Low-income families in hard times in Europe: food poverty within a multi-level framework

Low-income families in hard times in Europe: food poverty within a multi-level framework

It was an honour to be invited to give a plenary presentation to the ‘Inequality on a Plate’ conference hosted by the Finnish Society for Nutrition Research and the Society for Social Medicine on Friday 05 November 2021. I was delighted to join the conference in person and pay my first visit to wonderful – if wet! – Helsinki, whilst Julia joined the discussion by Zoom.

Families and Food in Hard Times research project

Professor Maijaliisa (Maikki) Erkkola, Department of Food and Nutrition, University of Helsinki, kindly invited us to talk about our new book, Families and Food in Hard Times: European Comparative Research, based on our European Research Council funded study of food in low-income families in the UK, Portugal and Norway. The three countries were selected to provide a contrast of contexts in relation to policies of ‘austerity’ that were introduced in the wake of the 2008 global financial crisis. In the UK and Portugal, poverty and food poverty were the result of inadequate incomes from paid work and social security benefits, compounded by welfare retrenchment that hit the poorest families hardest. Whilst Norway was less affected by the recession, and benefits are relatively generous, entitlement is firmly tied to labour market participation and a high skills economy.

As researchers at the Thomas Coram Research Unit, UCL Institute of Education – which specialises in policy-relevant research on children and families – our research set out to understand how these contrasting contexts shaped the food and eating practices of low-income families living in different places. We were interested in differences between families as well as what happens within them – how parents manage on constrained budgets and what children and young people say about their experiences when there is not enough money or food to go round.

Poverty and food insecurity in different types of families

In researching what shaped the food eaten by young people and their families, we conceptualised reality at three intersecting analytic levels. At the macro level, we examined national policies, discourses and data concerning access to food in each country, whilst at the meso level we explored the resources available locally via observations and interviews, including with teachers. At the micro level of the family, qualitative interviews and other methods were carried out with young people aged 11-16 years, and at least one parent, in 133 families living in two contrasting regions of each country, including the capital cities and less urbanised locations. The chapters of the book focus on poverty and food insecurity among different types of families – unemployed lone mothers, working couples, undocumented migrants – who are at risk of food insecurity and have been the subject of public and policy discourses. We also examine children and families’ experiences of social exclusion from customary food and eating practices and also look at the role of different types of resources – not only money but family and friends, for example, as well as school meals – play in mitigating the effects of poverty on children’s and families’ diets.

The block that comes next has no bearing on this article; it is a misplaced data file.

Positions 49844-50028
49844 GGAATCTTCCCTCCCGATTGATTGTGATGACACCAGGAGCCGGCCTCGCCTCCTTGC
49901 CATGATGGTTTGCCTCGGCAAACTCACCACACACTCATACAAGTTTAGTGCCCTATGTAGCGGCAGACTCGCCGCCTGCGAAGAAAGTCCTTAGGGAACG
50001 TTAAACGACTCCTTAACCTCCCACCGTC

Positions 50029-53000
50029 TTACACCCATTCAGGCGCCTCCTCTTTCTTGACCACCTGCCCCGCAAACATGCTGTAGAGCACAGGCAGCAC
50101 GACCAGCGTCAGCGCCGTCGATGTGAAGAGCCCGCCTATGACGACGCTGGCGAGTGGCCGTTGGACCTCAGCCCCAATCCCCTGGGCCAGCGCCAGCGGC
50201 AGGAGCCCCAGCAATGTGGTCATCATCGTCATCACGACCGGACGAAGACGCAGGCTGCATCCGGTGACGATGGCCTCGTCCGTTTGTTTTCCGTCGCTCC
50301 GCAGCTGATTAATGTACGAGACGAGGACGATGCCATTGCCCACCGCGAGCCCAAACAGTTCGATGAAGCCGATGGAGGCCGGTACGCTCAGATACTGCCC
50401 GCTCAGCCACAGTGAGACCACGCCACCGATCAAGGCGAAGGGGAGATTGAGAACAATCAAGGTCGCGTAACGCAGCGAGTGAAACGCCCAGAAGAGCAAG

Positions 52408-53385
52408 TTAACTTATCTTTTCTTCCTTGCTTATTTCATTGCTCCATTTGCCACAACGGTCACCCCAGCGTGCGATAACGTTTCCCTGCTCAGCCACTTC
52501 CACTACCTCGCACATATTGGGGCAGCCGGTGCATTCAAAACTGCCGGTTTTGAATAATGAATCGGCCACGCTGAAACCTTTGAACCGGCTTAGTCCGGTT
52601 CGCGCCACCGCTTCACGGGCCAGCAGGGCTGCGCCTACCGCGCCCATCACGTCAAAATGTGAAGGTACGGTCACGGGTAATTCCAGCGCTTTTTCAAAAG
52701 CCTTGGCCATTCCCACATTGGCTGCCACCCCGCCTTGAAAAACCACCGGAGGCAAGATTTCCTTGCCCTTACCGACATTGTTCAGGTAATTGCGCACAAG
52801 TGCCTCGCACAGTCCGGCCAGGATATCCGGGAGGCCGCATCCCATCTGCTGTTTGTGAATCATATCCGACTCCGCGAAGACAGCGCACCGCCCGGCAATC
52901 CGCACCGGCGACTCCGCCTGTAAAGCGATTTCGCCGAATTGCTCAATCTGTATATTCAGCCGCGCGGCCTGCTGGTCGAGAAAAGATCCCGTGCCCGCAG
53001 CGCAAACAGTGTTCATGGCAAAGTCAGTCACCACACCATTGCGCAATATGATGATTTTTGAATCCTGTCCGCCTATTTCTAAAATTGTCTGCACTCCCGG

From financial crisis to the Covid-19 pandemic

Whilst the study was designed and funded in the aftermath of the 2008 global financial crisis, and evidence of rising food insecurity in some European countries, we completed the book in the context of a much worse global crisis – that of the Covid-19 pandemic – that is again hitting the poorest hardest. Devastatingly, the research is just as relevant now as it was then, given evidence that the ‘perfect storm’ is again hitting parts of Europe, with Covid-19, economic recession and rising living costs leading to rising levels of poverty and food insecurity. As we argue in the book, international comparative research provides vital evidence of the role of national policies in shaping the conditions in which families manage – or do not manage – to feed themselves. Furthermore, international research teams – and conferences – are vital to build solidarities that are necessary for challenging the neoliberalism and nationalisms that are sweeping across Europe with devastating consequences for social and health inequalities, including as they manifest on our plates.

Families and Food in Hard Times was funded by the European Research Council under the European Union’s Seventh Framework Programme (FP7/2007-2013) /ERC grant agreement n° 337977.


Rebecca O’Connell,
Reader in the Sociology of Food and Families
Thomas Coram Research Unit, UCL Institute of Education
Twitter: @r_oconnell

Julia Brannen,
Emerita Professor of the Sociology of the Family,
Thomas Coram Research Unit, UCL Institute of Education
Twitter: @juliabrannen